Except as otherwise provided in this subsection, appeals may be had from judgments returned in the magistrate court to the state court of the county or to the superior court of the county and the same provisions now provided for by general law for appeals contained in Article 2 of Chapter 3 of Title 5 shall be applicable to appeals from the magistrate court, the same to be a de novo appeal. The provisions of said Article 2 of Chapter 3 of Title 5 shall also apply to appeals to state court.3
OCGA § 15-10-41 (b) (2) sets forth an exception to the right of direct appeal for cases involving a default judgment or a dismissal for want of prosecution:
No appeal shall lie from a default judgment or from a dismissal for want of prosecution after a nonappearance of a plaintiff for trial. Any voluntary dismissal by the plaintiff or by order of the court for want of prosecution shall be without prejudice except that the filing of a second such dismissal shall operate as an adjudication upon the merits. Review, including review of a denial of a postjudgment motion to vacate a judgment, shall be by certiorari to the state court of that county or to the superior court of that county.
The trial court relied on the last sentence of subsection (b) (2) to conclude that any review of Viaduct's post-judgment motion to set aside the writ of possession granted by the magistrate court required Viaduct to file a petition for certiorari to the state or superior court.
In construing statutory language, appellate courts must view the text according to its plain and ordinary meaning in the context in which it appears, giving sensible and intelligent effect to all statutory provisions and refraining from any interpretation that renders any part of the statute meaningless. Regal Nissan, Inc. v. Scott, ––– Ga. App. –––– (2), ––– S.E.2d ––––, 2018 WL 4870594 (Case No. A18A1337; decided October 9, 2018). Viewing OCGA § 15-10-41 (b) as a whole, we conclude that the trial court misconstrued that section of the statute.
Subsection (b) (1) provides a general right of appeal from magistrate court judgments to state or superior court, subject to the exceptions set forth in subsection (b) (2), which by its terms, applies to review of a default judgment or dismissal for want of prosecution or of motions to vacate those orders. See Abushmais v. Erby, 282 Ga. 619, 620-21 (1), 652 S.E.2d 549 (2007) (“Although Erby filed a notice of appeal from the magistrate court's order finding him in default for failure to file an answer, no appeal lies from entry of a default judgment in magistrate court. The only avenue for review of such judgments under Georgia law is by certiorari to the state or superior court of that county. ․”) (citation omitted); Infinite Energy, Inc. v. Cottrell, 295 Ga. App. 306, 308 (1), 671 S.E.2d 294 (2008) (“Although parties to a magistrate court action generally may appeal an adverse judgment directly to state or superior court, no direct appeal lies from a default judgment.”). The magistrate court judgment against Viaduct was not a default judgment or a dismissal for want of prosecution; it was a judgment on the merits and was therefore subject to the provisions of OCGA § 15-10-41 (b) (1). Thus, the trial court erred in granting Scarver's motion to dismiss, and McKeever, to the extent he qualifies as one of the “other occupants” evicted from the Covington Highway property, is entitled to a direct appeal under OCGA § 15-10-41 (b) (1).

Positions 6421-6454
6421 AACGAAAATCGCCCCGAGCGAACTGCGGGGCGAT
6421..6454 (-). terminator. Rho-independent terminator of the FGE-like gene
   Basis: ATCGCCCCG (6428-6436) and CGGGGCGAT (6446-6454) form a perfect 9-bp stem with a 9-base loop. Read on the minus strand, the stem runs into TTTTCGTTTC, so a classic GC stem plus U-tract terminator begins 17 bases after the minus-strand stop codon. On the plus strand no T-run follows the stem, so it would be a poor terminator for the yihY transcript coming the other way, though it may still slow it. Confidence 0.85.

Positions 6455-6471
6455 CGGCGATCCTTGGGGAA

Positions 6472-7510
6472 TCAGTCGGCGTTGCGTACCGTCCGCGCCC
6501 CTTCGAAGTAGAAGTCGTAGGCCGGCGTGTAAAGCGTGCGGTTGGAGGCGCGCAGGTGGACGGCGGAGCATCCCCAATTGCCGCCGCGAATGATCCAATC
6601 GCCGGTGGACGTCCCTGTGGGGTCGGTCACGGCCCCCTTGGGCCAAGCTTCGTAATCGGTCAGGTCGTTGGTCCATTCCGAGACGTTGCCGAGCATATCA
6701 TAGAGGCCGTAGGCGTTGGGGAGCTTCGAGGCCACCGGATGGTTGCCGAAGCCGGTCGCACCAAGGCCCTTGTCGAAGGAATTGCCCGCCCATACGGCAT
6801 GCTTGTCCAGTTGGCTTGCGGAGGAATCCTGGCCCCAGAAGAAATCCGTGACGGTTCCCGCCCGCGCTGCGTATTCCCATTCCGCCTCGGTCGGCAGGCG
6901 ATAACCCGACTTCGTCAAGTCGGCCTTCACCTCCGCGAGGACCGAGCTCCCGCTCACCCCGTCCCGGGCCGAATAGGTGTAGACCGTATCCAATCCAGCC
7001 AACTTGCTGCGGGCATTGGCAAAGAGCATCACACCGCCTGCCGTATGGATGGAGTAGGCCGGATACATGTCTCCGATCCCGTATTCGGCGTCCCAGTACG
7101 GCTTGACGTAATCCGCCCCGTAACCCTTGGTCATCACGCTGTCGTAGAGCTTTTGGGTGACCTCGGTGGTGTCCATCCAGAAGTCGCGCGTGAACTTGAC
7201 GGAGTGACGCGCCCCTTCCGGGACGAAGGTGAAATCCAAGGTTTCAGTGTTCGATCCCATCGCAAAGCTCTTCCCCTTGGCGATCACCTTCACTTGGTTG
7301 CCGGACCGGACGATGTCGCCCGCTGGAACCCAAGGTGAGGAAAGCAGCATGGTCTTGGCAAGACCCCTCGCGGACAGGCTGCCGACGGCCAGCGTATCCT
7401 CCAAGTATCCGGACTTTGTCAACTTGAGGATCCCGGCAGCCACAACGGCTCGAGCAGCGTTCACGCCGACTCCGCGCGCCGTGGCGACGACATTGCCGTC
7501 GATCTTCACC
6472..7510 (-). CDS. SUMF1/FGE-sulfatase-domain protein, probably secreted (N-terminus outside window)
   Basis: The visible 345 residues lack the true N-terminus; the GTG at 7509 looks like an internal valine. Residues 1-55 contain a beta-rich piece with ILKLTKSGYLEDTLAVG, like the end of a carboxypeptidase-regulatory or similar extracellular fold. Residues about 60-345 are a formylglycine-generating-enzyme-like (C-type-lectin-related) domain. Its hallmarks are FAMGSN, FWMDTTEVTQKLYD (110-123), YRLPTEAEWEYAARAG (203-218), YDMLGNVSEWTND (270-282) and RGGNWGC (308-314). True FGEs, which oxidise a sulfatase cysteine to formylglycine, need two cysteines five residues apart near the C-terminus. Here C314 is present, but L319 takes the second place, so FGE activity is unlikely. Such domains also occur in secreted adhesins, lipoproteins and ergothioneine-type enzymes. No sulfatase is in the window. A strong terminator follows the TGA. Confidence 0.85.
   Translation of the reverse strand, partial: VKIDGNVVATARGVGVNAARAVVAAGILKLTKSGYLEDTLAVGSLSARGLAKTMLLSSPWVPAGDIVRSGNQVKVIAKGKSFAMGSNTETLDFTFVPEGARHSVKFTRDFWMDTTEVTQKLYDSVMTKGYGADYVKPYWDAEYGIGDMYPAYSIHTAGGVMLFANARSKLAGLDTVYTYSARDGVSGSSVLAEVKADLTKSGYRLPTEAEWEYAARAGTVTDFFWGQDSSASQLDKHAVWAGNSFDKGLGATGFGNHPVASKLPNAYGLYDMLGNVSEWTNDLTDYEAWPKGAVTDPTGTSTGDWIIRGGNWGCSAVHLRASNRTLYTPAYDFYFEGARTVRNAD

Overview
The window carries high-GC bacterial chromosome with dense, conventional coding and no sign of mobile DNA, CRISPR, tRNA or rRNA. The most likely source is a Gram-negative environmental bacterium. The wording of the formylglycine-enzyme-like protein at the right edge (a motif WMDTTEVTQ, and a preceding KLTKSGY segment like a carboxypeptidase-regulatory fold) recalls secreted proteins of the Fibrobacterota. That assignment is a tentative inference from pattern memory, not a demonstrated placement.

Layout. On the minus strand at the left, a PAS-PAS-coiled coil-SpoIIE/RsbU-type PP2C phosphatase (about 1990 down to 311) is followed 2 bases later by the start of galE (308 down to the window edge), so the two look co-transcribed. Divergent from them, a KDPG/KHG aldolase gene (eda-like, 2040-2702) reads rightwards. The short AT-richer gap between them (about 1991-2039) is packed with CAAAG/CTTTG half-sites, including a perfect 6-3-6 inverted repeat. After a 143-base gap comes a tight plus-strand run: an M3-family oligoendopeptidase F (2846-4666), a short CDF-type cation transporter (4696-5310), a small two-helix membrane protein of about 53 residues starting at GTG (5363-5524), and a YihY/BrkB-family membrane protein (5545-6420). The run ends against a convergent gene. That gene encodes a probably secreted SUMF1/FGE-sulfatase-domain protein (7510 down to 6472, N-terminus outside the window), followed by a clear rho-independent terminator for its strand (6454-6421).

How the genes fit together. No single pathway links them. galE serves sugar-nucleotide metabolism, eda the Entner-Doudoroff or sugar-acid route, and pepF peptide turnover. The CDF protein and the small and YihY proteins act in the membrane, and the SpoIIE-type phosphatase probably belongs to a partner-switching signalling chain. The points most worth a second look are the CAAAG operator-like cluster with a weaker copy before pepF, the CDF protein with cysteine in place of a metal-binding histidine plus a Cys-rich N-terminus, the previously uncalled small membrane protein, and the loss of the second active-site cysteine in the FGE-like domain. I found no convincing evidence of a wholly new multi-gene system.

1. McKeever initially filed an application for discretionary appeal on behalf of The Viaduct Group, Inc., Joe Ann McKeever, and himself, but this Court dismissed the application as to The Viaduct Group, Inc. and Joe Ann McKeever.
2. Viaduct is an auto sales company owned by McKeever's aunt (now deceased) and run by family members.
3. Article 2 of Chapter 3 of Title 5 sets forth the procedure for filing a direct appeal in superior court. See OCGA §§ 5-3-20 through 5-3-31.
McFadden, P. J., and Goss, J., concur.